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Eucalyptus coolabah (prev. E. microtheca)

Plant Family


Alternative Common Names

coolibah, Gulibaa is the local indigenous word for the tree

A medium tree that grows to a height of 20 m with spreading branches and has hard, fibrous to flaky grey bark with whitish patches on part or all of the trunk and sometimes on the larger branches. The upper bark is smooth and powdery, white to cream-coloured, pale grey or pink and is shed in short ribbons. Has become famous from the song ‘Waltzing Matilda’ and the tree where Burke and Wills blazed their ‘dig’ message in 1861.

Leaves - are the same dull green to bluish or greyish on both sides.

Flower - buds are arranged on a branching inflorescence in leaf axils with groups of seven buds on each branch. Flowers are white.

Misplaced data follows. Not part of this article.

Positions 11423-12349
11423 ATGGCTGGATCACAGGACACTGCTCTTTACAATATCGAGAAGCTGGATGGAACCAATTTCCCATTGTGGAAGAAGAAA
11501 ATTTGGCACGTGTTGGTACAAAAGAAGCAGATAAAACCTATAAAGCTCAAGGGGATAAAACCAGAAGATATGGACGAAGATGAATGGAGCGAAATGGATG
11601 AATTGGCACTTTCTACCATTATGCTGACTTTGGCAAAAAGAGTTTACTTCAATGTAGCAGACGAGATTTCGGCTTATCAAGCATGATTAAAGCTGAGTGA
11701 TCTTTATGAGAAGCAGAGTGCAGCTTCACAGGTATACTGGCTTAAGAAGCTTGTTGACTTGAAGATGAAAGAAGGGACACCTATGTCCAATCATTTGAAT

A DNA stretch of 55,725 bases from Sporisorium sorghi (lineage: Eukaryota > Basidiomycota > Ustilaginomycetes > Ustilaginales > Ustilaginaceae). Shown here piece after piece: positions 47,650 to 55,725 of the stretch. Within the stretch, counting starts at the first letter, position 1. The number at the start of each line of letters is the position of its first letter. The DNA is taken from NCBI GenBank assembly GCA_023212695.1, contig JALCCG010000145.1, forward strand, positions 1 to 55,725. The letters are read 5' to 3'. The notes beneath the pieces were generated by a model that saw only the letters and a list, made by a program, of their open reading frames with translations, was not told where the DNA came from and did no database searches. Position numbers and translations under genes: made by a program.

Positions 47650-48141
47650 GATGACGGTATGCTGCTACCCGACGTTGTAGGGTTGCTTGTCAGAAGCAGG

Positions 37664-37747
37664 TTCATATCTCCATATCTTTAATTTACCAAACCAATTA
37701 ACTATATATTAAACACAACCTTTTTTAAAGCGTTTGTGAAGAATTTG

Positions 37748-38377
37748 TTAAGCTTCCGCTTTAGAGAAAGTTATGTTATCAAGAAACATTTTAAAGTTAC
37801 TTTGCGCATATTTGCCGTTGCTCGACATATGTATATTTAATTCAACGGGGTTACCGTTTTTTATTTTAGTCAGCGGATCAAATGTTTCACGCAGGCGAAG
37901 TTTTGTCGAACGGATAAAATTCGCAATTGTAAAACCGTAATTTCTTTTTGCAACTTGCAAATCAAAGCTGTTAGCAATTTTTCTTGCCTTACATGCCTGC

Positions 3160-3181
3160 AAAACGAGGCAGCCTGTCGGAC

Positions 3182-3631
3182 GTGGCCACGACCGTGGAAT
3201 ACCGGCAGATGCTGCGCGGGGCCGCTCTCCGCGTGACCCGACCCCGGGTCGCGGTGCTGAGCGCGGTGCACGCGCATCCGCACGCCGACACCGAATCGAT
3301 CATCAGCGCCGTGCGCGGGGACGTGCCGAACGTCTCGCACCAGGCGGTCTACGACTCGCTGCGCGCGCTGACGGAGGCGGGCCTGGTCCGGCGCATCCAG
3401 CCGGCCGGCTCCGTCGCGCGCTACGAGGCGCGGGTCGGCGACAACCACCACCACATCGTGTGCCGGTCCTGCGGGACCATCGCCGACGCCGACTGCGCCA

Fruit - woody conical or hemispherical capsule with the valves protruding beyond the rim.

Flowering has been recorded in most months, but mostly in summer.

Indigenous uses - the wood used to make spears, fire-making apparatus, message sticks, coolamons (wooden dishes) and throwing sticks. They would also obtain water from the rootwood.


The tree occurs on occasionally flooded heavy-soiled plains and banks of intermittent streams and creeks that will usually not flow often enough to support the river red gum.

4, 5, 6

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